According to a new book by Carl Bernstein, Hillary Clinton, suffered from bouts of depression. Bernstein’s new expose, A Woman in Charge, details how she showed “persistent signs of melancholy” when she was a student and quotes a White House adviser saying she was “deeply depressed” in 1994, a year after her husband, Bill, became president. Such bouts are understood in the parlance of depression as “Situational Depression,” depression caused by a particular situation.
Bernstein’s book also delved into Senator Clinton’s complex relationship with her disciplinarian father, her early development of deep religious feelings, as well as her life at Wellesley and Yale Law School where her political ideals took shape. It also attempts to deconstruct her courtship with Bill Clinton and the amazing dynamic of their marriage; and how she was instrumental in the triumphs and troubles of Bill’s governorship and presidency. It also details her successful run for Senate and remarkable rise to a dominant role in the Democratic party, shedding light on her political brilliance as well as her blind spots.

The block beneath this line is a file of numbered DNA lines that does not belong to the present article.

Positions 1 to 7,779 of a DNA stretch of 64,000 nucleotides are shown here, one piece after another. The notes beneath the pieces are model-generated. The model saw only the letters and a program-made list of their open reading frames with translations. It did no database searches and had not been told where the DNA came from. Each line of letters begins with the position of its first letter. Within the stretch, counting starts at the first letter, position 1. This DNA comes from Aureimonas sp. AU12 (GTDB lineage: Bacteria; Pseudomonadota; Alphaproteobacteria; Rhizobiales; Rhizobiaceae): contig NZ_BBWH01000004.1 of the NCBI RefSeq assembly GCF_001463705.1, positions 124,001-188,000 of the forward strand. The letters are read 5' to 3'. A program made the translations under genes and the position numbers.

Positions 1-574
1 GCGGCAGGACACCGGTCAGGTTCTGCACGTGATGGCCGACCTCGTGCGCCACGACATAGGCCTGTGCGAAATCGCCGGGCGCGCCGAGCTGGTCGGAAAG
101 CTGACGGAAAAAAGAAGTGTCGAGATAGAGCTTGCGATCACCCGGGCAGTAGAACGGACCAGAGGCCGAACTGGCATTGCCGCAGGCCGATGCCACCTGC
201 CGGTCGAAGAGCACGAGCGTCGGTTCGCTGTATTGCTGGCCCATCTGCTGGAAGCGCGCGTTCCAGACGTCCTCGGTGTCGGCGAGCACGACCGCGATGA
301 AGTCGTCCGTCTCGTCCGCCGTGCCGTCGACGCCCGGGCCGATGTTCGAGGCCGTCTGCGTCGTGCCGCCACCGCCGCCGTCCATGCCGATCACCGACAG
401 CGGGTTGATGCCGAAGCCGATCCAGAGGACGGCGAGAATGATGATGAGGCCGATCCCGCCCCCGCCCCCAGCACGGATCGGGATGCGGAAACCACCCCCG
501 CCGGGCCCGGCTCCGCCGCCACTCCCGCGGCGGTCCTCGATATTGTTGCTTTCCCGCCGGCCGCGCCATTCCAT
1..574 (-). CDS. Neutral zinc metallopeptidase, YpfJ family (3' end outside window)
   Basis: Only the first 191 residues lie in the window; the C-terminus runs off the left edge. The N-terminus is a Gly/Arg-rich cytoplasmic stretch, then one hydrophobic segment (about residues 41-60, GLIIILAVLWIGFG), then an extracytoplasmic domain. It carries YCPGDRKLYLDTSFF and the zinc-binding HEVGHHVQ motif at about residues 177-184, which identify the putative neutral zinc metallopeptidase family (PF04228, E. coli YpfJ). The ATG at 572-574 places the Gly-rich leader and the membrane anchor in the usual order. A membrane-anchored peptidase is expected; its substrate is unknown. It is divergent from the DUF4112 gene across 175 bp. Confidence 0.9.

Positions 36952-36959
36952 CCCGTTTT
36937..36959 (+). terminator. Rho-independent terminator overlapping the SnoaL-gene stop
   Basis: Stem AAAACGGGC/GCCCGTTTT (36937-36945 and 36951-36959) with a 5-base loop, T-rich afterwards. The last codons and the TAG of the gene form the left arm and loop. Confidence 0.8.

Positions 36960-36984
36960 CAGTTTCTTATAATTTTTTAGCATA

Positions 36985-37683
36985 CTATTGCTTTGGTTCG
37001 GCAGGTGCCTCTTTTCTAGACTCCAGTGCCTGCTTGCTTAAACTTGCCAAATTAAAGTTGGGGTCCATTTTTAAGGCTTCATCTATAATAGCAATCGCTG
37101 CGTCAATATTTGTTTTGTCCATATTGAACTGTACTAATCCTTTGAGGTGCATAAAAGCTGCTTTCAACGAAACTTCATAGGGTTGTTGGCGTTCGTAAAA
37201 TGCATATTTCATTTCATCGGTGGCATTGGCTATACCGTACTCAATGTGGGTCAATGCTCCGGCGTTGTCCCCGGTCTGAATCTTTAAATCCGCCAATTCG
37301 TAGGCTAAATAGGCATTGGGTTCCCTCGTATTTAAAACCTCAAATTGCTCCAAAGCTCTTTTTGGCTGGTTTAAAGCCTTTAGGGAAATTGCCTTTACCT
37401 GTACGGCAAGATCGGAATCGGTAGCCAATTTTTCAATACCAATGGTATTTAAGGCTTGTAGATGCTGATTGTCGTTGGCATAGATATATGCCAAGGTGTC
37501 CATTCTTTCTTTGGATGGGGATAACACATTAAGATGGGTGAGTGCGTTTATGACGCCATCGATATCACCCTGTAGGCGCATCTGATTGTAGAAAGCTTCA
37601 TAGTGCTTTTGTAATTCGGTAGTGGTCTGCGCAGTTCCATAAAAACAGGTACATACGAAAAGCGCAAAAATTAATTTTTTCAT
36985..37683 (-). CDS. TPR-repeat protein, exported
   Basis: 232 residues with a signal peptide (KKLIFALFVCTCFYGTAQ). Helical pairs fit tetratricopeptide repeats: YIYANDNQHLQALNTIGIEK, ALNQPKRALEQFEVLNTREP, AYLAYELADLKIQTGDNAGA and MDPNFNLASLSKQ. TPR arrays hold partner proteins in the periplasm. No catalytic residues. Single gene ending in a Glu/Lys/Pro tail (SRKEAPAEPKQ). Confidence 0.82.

The book goes on to state that Mrs. Clinton’s “emotional state” was “as fragile as it had ever been” in late 1994 after her close friend Vince Foster had committed suicide, her father had died, and her healthcare proposals had been rejected. It quotes David Gergen, then a senior Clinton aide, said,: “I don’t know whether she was seeing a doctor or not but she was depressed.”
Bernstein suggests that Mrs. Clinton experienced recurring “February depression” as a college student where she confided to Don Jones, a Methodist minister, as she would for the next three decades, including the year of her husband’s impeachment.